The omitted variable bias is a common and serious problem in regression analysis. Generally, the problem arises if one does not consider all relevant variables in a regression. In this case, one violates the third assumption of the assumption of the classical linear regression model. The following series of blog posts explains the omitted variable bias and discusses its consequences.
In case you have never heart of the omitted variable bias before, it is a good idea to start with the introductory post. This post explains the omitted variable bias in general words and tries to be as non-technical as possible. Even if you already heart of the omitted variable bias it might still be a good idea to have a quick look at the introduction as I introduce the example that we will be using throughout the entire series.
Understanding the Bias
The second post describes the nature of the omitted variables bias by the means of a Venn-Diagram. This post really tries to increase the general understanding of the bias and to provide an deeper intuition on the dynamics of the bias.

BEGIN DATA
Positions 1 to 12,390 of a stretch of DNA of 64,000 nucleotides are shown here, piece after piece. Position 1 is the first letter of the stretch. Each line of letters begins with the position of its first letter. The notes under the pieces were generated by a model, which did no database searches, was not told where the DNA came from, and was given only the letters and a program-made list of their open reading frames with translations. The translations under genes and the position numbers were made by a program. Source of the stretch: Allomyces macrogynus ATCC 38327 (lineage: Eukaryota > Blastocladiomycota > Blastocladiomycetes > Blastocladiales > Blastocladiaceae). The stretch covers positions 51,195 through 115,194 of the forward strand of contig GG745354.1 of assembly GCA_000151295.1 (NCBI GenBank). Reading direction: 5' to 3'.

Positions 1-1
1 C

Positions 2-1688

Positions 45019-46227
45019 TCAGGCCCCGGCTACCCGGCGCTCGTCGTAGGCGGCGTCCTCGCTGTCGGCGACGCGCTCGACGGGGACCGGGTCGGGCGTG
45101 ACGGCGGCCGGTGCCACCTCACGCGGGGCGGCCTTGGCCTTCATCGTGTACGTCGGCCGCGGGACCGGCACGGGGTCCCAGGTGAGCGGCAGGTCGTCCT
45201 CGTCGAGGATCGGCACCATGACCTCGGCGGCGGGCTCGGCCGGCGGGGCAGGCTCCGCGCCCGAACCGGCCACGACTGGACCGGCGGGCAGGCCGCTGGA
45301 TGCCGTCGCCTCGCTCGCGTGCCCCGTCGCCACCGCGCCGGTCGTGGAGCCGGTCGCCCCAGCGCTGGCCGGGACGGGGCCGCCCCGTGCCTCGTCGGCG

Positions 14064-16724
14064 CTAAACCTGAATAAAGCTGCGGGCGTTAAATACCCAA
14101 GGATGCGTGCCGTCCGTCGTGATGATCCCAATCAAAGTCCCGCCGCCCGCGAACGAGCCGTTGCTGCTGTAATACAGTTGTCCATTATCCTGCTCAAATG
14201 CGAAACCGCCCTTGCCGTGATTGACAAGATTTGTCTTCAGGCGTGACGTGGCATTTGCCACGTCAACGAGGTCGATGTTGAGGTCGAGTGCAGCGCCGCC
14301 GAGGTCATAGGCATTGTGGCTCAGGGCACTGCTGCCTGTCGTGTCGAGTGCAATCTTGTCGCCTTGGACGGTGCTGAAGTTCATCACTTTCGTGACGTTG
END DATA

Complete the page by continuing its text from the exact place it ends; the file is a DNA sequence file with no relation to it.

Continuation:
Explanation and Example
The third post continues to work on understanding of the bias. While the third post provides an understanding in more general terms, this post addresses the omitted variable bias in formal way. Using our working example, the post will detail what exactly happens to our estimates when we neglect a variable.
The fourth post elaborates the consequences of the omitted variable bias. That is, the post shows that omitting a variable form the regression model violates the third OLS assumption and discusses what will happen if this assumption is violated. Moreover, this additional post presents a simulation exercise to demonstrate what happens if we omit a relevant variable from our regression model.
What can we do about it?
By now you should know more about the consequences of the omitted variable bias. You should know that omitting a relevant variable form your regression model can cause your estimates to be biased and your standard errors to be way off. Naturally, you will ask yourself the question what you can do against the omitted variable bias. This question will be at the center of the following post. The fifth post discusses what one can do in the light of an omitted variable bias. The post presents several measures to address a potential omitted variable bias.
The last post concludes. It provides a short summary of the omitted variable bias and presents a list of questions, regarding the omitted variable bias, which one should answer before conducting a linear regression analysis.
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